Senate Confirms Samantha Power as U.S. Envoy to UN, 87-10

Photographer: Andrew Harer/Bloomberg

U.S. ambassador to the United Nations Samantha Power, then senior director of multilateral affairs with the White House National Security Council, looks on as U.S. President Barack Obama speaks in the Rose Garden of the White House in Washington, D.C., on June 5, 2013. Close

U.S. ambassador to the United Nations Samantha Power, then senior director of... Read More

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Photographer: Andrew Harer/Bloomberg

U.S. ambassador to the United Nations Samantha Power, then senior director of multilateral affairs with the White House National Security Council, looks on as U.S. President Barack Obama speaks in the Rose Garden of the White House in Washington, D.C., on June 5, 2013.

The Senate voted 87 to 10 to confirm Samantha Power as U.S. ambassador to the United Nations.

Power, 42, was nominated by President Barack Obama on June 5, and previously served on the staff of the White House National Security Council. She’s a human-rights activist and former journalist who won a Pulitzer Prize for a 2002 book about U.S. policy in Bosnia and Rwanda titled “A Problem From Hell: America and the Age of Genocide.”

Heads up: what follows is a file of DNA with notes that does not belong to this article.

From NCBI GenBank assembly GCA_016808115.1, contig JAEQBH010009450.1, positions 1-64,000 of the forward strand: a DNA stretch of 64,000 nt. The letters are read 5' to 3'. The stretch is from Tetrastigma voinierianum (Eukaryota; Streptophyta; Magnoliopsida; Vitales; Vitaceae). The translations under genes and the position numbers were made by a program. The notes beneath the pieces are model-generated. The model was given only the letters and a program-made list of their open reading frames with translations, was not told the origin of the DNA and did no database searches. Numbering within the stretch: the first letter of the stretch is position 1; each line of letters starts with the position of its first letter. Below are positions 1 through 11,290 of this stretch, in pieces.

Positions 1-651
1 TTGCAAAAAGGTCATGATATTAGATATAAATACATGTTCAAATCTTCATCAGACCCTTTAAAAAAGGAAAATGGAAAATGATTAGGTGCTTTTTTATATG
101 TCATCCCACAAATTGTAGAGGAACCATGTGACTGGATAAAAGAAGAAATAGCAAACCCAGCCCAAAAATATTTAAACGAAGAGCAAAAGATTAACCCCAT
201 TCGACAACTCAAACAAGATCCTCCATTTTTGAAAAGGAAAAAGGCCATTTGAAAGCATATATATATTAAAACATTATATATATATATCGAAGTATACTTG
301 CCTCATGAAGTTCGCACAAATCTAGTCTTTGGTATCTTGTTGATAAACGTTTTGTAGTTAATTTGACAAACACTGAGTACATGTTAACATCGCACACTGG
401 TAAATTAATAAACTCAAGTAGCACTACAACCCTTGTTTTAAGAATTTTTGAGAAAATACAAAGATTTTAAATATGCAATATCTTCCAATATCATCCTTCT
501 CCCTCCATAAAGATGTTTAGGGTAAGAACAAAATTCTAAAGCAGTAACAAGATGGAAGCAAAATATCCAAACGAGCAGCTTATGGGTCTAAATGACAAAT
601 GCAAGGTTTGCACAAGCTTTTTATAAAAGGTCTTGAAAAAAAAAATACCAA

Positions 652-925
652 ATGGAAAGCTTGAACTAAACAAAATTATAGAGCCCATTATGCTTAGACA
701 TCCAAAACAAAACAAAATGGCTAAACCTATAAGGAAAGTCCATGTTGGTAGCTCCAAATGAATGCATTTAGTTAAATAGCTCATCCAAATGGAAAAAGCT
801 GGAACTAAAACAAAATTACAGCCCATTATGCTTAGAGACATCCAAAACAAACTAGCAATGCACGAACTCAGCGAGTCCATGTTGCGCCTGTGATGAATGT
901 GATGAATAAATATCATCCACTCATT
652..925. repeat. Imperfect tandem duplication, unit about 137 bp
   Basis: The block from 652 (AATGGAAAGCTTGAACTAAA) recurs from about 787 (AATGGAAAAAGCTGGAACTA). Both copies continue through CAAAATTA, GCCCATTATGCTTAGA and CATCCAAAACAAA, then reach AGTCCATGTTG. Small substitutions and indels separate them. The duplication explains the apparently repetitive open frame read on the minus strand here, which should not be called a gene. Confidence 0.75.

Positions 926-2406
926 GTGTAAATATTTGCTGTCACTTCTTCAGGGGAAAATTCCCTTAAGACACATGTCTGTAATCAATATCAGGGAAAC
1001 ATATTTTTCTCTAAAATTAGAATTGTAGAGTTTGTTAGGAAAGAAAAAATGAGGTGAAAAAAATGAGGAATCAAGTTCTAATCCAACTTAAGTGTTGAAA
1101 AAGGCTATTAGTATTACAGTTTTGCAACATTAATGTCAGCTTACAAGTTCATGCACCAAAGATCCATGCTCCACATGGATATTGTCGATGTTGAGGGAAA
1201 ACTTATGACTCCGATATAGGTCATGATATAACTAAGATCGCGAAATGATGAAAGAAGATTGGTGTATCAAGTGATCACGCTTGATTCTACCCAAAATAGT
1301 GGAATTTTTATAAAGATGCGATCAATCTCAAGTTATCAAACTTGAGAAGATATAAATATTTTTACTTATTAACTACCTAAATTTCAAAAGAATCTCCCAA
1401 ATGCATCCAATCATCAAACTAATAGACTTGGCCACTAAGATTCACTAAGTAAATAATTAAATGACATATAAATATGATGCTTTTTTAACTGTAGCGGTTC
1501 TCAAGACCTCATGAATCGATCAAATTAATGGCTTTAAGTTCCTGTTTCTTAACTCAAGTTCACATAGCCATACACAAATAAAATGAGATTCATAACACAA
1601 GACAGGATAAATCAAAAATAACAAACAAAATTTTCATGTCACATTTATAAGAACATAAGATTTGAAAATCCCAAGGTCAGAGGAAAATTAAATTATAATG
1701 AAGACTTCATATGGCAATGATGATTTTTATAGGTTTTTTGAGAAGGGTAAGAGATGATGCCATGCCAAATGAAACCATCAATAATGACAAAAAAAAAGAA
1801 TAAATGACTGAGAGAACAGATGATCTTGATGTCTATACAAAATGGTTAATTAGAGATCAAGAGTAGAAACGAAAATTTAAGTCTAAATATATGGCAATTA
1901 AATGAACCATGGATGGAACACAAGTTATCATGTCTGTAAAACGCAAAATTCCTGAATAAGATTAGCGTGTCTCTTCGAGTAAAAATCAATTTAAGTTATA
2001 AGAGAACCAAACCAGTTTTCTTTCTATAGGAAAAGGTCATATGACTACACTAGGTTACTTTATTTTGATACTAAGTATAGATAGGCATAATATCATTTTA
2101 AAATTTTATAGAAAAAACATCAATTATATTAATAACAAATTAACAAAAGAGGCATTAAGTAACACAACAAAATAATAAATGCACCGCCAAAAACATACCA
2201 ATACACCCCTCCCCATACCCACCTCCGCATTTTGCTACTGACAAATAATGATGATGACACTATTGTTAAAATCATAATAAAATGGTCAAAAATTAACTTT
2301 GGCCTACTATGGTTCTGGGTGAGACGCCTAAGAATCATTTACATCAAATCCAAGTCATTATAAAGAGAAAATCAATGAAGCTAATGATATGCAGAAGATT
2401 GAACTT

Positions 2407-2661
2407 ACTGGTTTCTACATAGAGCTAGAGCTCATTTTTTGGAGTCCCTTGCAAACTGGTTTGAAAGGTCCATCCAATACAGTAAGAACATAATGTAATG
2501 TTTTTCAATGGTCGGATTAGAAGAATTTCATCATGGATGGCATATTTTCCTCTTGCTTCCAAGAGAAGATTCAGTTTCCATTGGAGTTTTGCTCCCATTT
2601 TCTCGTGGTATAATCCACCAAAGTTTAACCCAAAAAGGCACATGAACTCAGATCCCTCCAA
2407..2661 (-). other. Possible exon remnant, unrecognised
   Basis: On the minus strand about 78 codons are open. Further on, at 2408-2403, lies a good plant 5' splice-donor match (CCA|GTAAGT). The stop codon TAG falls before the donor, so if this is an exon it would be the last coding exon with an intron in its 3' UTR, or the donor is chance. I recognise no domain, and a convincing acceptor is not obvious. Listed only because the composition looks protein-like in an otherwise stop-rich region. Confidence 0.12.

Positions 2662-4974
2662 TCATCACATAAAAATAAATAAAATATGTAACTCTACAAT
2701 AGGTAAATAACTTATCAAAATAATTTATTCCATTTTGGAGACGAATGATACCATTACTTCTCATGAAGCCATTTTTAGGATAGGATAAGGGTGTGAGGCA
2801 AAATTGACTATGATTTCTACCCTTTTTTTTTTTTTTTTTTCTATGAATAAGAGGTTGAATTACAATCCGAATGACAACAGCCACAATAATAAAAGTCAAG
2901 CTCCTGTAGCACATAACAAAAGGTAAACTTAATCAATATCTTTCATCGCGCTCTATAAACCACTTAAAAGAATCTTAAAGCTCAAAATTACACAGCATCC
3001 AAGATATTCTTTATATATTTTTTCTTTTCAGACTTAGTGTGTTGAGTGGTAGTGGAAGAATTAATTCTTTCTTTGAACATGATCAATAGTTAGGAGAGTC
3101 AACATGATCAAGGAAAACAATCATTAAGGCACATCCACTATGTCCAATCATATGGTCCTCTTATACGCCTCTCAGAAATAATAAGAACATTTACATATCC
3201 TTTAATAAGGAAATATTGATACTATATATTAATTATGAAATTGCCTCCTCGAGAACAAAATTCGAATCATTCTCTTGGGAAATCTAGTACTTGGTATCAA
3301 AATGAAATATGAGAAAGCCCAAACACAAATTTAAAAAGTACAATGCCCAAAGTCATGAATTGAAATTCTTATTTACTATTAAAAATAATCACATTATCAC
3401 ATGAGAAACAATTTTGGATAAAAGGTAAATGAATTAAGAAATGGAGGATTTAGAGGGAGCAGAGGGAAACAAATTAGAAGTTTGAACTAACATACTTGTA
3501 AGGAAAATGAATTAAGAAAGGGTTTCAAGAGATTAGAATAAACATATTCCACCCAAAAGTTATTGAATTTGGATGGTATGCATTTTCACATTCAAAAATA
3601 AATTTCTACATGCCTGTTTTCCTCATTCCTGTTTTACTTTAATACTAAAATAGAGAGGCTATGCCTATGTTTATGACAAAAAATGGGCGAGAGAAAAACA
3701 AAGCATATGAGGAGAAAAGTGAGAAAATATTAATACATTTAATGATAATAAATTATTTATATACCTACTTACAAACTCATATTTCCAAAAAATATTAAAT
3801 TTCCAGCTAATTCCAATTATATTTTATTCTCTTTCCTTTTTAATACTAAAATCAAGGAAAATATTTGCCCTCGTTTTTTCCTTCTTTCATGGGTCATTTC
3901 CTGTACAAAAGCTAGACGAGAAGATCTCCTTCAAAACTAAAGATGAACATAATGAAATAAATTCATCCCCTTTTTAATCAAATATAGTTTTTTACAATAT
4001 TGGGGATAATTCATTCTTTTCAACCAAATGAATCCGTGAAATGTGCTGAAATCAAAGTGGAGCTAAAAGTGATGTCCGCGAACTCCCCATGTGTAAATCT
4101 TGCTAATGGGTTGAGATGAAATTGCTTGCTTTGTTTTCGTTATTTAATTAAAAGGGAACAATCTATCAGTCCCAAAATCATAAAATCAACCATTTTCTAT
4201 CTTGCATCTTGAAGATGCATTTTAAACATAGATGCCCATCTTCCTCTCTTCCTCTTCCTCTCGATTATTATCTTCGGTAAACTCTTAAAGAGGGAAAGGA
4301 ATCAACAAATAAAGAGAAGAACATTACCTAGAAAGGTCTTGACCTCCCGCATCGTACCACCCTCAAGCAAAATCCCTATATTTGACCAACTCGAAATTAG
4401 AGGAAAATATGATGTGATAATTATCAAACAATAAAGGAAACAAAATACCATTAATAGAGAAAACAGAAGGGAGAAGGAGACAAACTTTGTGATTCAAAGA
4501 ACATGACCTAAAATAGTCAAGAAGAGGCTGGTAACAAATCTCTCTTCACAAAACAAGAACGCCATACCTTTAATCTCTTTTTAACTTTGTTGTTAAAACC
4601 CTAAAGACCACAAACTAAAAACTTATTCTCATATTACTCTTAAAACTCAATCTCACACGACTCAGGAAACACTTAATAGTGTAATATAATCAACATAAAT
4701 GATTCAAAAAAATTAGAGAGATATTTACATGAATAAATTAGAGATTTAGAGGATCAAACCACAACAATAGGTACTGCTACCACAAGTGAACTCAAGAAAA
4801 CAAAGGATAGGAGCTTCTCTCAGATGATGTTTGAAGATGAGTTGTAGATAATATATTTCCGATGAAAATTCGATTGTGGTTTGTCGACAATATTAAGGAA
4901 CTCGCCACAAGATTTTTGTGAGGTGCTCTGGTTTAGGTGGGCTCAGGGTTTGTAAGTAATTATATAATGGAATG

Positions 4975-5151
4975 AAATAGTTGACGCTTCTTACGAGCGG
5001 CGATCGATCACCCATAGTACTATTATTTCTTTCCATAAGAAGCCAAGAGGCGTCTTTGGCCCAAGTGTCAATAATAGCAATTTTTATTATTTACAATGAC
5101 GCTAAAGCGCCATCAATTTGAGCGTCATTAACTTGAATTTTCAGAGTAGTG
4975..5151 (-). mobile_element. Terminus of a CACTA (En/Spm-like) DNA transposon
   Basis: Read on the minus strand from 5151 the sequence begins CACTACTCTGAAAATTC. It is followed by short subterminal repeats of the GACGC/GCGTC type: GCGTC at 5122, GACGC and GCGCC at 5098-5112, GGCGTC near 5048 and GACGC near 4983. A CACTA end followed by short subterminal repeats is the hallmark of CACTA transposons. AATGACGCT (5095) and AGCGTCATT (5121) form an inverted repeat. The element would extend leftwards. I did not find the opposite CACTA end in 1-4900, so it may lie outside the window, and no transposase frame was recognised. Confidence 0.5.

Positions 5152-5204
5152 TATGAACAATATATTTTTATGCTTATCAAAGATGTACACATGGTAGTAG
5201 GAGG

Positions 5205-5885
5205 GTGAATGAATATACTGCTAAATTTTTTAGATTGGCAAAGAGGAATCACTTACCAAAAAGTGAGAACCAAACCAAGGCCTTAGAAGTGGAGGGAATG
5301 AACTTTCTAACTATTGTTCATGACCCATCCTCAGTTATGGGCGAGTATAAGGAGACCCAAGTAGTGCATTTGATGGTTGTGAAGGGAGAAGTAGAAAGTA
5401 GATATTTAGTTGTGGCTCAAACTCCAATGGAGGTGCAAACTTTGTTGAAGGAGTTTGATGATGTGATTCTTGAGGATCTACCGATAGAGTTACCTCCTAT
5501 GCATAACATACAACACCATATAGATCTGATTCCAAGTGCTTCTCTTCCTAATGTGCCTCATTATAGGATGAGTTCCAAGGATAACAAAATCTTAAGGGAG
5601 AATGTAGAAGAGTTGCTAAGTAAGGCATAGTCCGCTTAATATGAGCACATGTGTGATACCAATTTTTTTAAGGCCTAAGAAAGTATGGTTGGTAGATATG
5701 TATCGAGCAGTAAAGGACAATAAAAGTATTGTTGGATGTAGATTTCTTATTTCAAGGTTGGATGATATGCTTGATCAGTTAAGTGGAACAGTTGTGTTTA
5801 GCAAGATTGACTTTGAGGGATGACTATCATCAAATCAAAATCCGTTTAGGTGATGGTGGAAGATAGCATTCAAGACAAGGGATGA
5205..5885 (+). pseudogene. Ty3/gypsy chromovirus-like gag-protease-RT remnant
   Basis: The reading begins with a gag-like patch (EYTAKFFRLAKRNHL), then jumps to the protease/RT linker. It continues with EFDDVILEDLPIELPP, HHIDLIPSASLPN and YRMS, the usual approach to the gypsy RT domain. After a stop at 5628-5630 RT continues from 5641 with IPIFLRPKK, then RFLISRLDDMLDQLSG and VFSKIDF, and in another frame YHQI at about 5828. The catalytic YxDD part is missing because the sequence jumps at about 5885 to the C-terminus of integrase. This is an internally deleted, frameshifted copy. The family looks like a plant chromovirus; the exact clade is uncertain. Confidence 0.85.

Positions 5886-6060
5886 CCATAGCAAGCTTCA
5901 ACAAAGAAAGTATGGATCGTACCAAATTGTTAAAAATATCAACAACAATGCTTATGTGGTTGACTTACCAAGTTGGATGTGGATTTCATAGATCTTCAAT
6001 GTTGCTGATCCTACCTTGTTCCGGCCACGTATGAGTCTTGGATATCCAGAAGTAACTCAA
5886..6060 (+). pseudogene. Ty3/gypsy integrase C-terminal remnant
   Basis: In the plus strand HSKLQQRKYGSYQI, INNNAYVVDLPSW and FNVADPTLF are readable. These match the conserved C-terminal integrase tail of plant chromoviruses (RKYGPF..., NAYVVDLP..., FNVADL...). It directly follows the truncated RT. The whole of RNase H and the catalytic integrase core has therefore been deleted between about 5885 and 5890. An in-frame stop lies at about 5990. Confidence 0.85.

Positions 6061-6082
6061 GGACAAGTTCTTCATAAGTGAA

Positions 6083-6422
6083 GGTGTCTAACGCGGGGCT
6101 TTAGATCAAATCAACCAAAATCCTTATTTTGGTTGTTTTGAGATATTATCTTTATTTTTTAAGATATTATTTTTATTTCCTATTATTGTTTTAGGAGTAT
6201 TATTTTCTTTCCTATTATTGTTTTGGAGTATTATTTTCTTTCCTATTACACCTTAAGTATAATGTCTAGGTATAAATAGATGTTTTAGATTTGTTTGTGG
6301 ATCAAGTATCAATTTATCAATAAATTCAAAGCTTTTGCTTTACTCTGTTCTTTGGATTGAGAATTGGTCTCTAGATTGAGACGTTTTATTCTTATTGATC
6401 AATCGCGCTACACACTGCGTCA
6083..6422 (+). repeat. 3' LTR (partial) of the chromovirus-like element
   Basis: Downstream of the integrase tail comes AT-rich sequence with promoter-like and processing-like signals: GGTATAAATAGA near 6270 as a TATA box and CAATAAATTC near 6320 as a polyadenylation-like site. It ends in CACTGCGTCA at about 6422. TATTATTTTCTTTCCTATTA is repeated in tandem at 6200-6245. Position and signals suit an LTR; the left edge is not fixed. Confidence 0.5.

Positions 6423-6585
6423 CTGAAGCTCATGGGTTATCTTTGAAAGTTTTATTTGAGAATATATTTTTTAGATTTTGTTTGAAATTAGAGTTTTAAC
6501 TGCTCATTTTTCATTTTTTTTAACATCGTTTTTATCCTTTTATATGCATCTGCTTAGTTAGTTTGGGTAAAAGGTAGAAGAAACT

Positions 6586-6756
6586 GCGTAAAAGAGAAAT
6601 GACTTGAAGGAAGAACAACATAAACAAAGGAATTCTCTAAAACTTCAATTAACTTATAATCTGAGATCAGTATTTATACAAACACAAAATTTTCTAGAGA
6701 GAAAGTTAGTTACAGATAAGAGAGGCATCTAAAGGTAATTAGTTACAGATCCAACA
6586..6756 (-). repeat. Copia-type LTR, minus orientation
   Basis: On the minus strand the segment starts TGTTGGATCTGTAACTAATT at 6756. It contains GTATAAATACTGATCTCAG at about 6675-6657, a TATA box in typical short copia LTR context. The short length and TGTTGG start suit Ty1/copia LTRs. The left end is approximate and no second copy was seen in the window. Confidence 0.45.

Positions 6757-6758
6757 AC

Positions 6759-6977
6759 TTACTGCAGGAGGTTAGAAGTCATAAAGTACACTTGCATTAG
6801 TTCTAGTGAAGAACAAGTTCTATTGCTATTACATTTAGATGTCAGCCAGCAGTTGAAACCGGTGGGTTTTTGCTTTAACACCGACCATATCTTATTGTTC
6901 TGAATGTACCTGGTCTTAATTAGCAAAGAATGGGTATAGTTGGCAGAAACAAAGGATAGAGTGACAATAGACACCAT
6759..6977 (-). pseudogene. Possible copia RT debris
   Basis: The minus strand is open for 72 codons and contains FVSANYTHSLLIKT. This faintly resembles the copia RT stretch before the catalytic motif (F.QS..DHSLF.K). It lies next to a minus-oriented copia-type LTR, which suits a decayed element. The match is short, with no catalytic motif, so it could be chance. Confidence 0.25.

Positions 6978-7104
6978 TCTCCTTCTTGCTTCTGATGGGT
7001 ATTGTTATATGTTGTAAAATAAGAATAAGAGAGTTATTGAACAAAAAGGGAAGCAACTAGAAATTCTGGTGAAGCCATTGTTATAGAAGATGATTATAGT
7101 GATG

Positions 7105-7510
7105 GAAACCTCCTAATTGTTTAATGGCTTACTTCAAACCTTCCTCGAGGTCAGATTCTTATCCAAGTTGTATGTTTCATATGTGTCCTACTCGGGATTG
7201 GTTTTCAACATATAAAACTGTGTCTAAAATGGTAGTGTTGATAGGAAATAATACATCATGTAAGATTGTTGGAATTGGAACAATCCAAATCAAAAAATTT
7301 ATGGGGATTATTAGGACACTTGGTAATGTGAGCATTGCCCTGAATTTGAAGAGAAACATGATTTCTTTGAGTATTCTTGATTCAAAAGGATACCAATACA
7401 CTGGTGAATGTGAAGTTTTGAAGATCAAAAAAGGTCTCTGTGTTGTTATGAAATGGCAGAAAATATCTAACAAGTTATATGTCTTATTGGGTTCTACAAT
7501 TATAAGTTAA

“She has been a tireless defender of human rights and she has seen the tragedy of human suffering firsthand,” New Jersey Senator Robert Menendez, a Democrat and chairman of the Senate Foreign Relations Committee, said on the Senate floor before today’s vote.

Senator Marco Rubio of Florida was one of ten senators, all Republicans, who voted against Power’s nomination. Rubio said he couldn’t support her because she hasn’t pledged to take “significant steps” to revamp the United Nations.

Power succeeds Susan Rice, who left the UN post to become Obama’s national security adviser in June.

To contact the reporter on this story: David Lerman in Washington at dlerman1@bloomberg.net

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